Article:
On November 26, I attend the longstanding appointment with my optometrist.  The same evening I am attendant at Rockyview Hospital Emergency.  On November 28, following a wait time far too long, I undergo surgery for a detached retina.  There is an uncomfortable aftermath.  A massive snowstorm eliminates service from Calgary’s woefully inadequate taxi service.  The only people even remotely close enough to shuttle me home are my employers at Norseman XC Ski, Hike and Climb Shop.  The owner arrives a half hour later and drives me home in terrible road conditions.  I remain perpetually grateful for his assistance.

During convalescence in early December, I attempt to resolve blog issues but make matters significantly worse.   There is paid-for daily backup on my site and it becomes clear it will be necessary.  Immediately, I discover the people who host my website are unable to communicate, verbally or technically, with the people who back up the site.  Support from both firms is atrocious and consists of nothing more than finger-pointing at each other.  With the possibility of complete website failure, I write the ‘Thank you’ post.  It is one of the most emotionally difficult pieces I have ever composed in my entire life.  Text follows.

Originally posted on December 12, 2014

A bizarre series of unpredictable events, both technical and personal, have put me in a position where my only sensible alternative is to suspend operation of this website for an indefinite period of time.  Attempts to resolve technical issues have created additional problems.

Thank you for your support and comments over the past 5 years and for following or referencing this humble hiking blog.

This decision is not made lightly.  Past adventures have been rewarding in many ways but it takes a lot of time, effort and personal expense to maintain the blog.   It has been an amazing learning experience.

I wish you and yours all the best for the Christmas Season and for the upcoming New Year.

All blogs which link to mine should remove those links.  If there is a specific post which is important or meaningful, please make an electronic or paper copy in the near term.  I bid you a fond farewell.  Perhaps we shall meet on the trails one day.

Almost immediately, comments arrived.  There are two levels of comment filtering on my site which eliminate spam and, unfortunately, many legitimate comments.  Spam is a significant and pervasive problem on the Internet to the point where it should be considered criminal.  Many people whose comments were incorrectly blocked took the time and initiative to contact me by email.  You are responsible for recovery of the site.  Many were people I had never heard from previously.  I suppressed my despair and strengthened my resolve by requesting help from Semper IT in Calgary.  She resolved the communication issue expeditiously which reveals system backups do not work and actually takes my site down for nearly 3 days between December 15 and 18.  If there is any software in the world which must never fail, it is backup and recovery.  I figured the blog was gone but Semper IT relentlessly continues to work with VaultPress to resolve the problem and the site is finally restored on December 19.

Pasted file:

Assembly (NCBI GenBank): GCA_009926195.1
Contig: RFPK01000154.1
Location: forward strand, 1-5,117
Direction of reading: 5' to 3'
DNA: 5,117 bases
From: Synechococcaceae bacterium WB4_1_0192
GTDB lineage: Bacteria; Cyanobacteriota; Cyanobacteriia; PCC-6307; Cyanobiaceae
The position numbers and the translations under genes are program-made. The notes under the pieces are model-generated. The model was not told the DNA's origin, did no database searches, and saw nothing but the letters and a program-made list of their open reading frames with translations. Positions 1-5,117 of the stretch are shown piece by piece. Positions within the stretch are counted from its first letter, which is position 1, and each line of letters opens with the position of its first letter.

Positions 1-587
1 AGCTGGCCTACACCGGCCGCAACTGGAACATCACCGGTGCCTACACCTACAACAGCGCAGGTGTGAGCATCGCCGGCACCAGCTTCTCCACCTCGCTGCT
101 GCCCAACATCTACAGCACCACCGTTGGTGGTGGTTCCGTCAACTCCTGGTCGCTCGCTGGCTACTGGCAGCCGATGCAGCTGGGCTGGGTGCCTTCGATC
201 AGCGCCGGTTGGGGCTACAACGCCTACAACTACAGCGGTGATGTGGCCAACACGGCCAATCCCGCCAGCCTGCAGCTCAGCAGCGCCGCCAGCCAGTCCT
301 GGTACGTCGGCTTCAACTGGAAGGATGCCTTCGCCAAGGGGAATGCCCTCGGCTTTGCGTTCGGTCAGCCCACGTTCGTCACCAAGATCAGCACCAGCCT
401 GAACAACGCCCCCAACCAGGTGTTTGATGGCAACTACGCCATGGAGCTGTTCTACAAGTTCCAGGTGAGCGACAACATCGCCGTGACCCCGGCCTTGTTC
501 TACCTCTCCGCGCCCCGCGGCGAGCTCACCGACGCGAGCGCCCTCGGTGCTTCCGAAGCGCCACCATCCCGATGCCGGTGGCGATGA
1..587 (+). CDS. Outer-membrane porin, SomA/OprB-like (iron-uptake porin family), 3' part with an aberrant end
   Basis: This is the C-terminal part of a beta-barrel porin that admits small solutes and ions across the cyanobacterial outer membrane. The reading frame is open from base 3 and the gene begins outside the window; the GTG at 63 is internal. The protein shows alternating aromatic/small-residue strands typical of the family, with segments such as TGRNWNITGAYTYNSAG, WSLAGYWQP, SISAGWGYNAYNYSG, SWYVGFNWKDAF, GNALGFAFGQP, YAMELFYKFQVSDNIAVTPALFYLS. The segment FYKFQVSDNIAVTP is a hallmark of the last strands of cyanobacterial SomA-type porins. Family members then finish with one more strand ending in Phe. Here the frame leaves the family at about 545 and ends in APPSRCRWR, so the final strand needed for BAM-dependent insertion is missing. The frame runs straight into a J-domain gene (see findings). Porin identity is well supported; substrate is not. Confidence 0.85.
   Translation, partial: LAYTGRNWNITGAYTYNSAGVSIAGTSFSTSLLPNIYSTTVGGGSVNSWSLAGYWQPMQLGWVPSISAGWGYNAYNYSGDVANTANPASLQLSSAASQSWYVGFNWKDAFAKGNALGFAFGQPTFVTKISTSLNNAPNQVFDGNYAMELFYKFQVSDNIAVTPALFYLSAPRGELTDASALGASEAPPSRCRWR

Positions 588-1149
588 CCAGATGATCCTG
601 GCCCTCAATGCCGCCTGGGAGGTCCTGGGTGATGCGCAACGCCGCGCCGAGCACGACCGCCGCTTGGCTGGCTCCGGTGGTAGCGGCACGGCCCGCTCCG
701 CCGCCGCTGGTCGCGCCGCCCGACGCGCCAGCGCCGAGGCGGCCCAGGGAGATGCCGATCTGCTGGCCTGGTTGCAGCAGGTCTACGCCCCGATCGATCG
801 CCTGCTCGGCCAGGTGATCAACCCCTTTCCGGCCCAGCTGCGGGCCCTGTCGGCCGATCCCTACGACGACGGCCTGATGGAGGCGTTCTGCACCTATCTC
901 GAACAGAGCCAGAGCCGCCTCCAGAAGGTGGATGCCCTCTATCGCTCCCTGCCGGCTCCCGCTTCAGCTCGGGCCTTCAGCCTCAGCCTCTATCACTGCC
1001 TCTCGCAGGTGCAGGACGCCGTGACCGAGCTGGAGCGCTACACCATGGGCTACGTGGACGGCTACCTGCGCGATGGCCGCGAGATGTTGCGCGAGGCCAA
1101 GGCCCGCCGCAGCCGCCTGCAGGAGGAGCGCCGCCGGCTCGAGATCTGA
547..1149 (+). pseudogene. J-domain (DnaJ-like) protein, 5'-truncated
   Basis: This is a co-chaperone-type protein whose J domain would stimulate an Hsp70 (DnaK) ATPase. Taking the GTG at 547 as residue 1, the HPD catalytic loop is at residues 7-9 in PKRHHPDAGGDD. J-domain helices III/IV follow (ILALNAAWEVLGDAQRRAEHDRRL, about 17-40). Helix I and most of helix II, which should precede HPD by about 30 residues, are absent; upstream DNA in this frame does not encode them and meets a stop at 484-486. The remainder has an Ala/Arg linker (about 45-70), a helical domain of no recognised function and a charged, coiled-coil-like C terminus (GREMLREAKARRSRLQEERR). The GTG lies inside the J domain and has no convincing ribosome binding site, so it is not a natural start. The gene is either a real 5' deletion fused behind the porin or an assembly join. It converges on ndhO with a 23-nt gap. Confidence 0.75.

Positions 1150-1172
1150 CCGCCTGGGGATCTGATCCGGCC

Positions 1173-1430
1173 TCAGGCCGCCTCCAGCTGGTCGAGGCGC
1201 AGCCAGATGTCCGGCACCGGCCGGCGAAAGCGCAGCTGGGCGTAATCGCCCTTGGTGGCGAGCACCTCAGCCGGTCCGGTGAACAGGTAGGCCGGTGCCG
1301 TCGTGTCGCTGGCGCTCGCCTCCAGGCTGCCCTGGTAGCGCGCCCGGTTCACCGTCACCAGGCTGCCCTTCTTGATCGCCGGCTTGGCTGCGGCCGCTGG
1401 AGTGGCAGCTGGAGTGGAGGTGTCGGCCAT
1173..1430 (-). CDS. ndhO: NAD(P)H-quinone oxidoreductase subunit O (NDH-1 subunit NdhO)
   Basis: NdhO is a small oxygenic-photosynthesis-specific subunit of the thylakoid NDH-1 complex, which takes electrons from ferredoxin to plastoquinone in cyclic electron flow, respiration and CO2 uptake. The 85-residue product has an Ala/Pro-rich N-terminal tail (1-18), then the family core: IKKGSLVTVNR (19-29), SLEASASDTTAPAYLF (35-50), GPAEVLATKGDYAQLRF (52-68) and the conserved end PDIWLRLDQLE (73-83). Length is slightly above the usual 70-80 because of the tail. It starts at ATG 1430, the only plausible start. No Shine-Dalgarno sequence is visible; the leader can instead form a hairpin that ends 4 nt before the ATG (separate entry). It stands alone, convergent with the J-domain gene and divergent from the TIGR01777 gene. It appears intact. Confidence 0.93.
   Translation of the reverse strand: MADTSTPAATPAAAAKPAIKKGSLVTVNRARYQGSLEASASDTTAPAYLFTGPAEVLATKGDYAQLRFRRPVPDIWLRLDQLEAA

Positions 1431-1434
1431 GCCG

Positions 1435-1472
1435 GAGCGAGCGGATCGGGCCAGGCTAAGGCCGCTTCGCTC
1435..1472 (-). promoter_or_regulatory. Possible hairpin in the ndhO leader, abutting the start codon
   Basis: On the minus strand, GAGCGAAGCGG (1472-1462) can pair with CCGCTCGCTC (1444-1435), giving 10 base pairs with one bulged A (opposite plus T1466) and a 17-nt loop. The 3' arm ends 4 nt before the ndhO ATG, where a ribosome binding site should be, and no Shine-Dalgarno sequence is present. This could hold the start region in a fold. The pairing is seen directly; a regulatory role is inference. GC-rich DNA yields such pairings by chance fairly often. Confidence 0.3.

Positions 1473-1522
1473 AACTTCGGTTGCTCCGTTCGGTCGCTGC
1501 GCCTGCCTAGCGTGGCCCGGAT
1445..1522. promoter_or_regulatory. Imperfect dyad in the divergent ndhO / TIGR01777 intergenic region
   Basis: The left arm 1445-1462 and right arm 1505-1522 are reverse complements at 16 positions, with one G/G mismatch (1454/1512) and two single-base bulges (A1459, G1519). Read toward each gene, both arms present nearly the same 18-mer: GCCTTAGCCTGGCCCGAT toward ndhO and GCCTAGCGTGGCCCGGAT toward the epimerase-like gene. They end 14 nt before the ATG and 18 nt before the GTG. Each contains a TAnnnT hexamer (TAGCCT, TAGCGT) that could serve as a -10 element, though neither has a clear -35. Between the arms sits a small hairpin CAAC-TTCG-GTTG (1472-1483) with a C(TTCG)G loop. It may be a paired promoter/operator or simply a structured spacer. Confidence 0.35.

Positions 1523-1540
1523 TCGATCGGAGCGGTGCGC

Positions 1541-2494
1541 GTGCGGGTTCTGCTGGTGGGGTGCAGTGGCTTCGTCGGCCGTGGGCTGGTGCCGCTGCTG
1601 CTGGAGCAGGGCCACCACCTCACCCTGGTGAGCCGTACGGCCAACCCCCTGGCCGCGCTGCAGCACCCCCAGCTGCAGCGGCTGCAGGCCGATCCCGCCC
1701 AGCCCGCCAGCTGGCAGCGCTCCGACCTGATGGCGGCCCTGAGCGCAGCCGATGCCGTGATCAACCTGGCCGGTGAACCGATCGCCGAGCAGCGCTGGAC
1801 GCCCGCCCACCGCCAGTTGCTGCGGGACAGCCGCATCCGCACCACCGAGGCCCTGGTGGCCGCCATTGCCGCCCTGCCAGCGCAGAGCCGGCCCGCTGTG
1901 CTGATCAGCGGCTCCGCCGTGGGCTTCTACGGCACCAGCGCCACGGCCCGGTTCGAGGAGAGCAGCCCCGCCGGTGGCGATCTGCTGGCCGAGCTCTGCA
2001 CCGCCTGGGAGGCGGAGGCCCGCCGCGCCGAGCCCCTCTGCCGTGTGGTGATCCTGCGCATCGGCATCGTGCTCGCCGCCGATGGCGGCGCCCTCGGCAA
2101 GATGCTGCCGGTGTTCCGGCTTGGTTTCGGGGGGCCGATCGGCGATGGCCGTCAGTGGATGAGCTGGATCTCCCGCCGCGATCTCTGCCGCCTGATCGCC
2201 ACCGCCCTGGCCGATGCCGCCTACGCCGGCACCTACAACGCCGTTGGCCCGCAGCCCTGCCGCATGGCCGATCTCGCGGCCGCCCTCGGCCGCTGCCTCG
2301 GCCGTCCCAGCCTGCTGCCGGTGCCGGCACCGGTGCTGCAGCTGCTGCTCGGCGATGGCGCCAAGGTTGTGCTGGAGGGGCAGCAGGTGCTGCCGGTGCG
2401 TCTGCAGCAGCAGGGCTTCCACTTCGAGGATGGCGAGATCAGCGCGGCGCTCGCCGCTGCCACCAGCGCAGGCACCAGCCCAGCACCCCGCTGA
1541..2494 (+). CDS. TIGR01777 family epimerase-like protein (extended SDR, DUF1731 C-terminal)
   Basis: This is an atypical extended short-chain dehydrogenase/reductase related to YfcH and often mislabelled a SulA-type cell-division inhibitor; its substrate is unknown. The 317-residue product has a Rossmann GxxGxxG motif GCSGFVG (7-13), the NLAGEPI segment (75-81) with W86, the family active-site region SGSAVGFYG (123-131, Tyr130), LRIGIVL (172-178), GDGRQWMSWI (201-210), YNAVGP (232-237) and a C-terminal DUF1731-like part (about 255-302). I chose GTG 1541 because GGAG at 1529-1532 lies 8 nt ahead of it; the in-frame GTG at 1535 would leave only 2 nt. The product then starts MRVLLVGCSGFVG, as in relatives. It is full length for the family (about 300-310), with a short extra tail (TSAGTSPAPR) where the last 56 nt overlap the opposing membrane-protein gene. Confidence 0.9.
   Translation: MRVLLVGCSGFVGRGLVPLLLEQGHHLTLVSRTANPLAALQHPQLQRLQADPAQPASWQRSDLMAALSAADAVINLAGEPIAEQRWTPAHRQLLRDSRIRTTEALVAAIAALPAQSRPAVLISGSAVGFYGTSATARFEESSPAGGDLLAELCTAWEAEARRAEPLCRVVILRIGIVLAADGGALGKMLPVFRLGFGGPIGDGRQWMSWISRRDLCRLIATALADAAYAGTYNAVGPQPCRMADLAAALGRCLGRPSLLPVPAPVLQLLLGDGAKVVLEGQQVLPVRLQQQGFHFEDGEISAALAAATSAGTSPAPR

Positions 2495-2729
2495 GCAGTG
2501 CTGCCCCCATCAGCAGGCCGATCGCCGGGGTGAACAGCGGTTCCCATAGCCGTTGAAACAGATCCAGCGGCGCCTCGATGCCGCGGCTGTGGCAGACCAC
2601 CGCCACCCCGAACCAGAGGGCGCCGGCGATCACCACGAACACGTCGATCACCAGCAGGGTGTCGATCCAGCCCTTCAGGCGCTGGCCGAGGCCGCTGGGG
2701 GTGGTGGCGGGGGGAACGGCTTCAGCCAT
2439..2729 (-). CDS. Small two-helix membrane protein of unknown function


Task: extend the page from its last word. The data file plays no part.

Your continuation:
During this stressful time, the recovery from eye surgery was, and continues to be, agonizingly slow.  It is mid January before I can drive a short distance in daylight using very dark chromed glasses normally reserved for high altitude work in snowbound mountains.  The inability to tolerate even normal light requires sunglasses indoors and out.  I am unable to effectively counter the recurring annual effects of Seasonal Affective Disorder, so physical and emotional systems are fragile.  It is an interesting and challenging time.  As healing progresses at an agonizingly slow pace, I take some time to attempt contact with friends from many decades ago after receiving an inspirational and unexpected email from a beautiful and valued friend.  The research has been fun and there has been some success when, in reality, it has been too long on my part (50+ years) to begin the initiative.  All my keyboard entry is done using one eye, due to screen brightness and the fact the eyes do not yet work together.  I will lose the outdoors for at least the remainder of January and all of February.  Eyewear is on order to reduce light infiltration to about 5% polarized and UV filtered light.  We are enjoying the best ice climbing conditions in years and I hope I shall get in a couple of easy ice climbs in March.

Good memories follow.

Ice climbing, Kananaskis Country, Alberta, Canada

Yours truly behind Troll Falls, Kananaskis Country, Alberta, Canada

The Queen, Maligne Canyon, Jasper National Park, Alberta, Canada

Dave approaching the Queen in Maligne Canyon, Jasper National Park, Alberta, Canada

Mélanie, Grizzly Creek, Kananaskis Country, Alberta, Canada

Mélanie ice climbing on Grizzly Creek in Kananaskis Country, Alberta, Canada

Mélanie, Grizzly Creek, Kananaskis Country, Alberta, Canada

Mélanie and Dave ice climbing high on Grizzly Creek in Kananaskis Country, Alberta, Canada

The Memorial Lakes trail initiative has been interrupted, but not forgotten.  I will be Bach.  Feel free to leap in and cover me off.  To all my readers, thank you for your patience.  I hope you are all out there on skis and snowshoes, or wearing harnesses with crampons on your boots with ice axes in your hands.

Stay safe.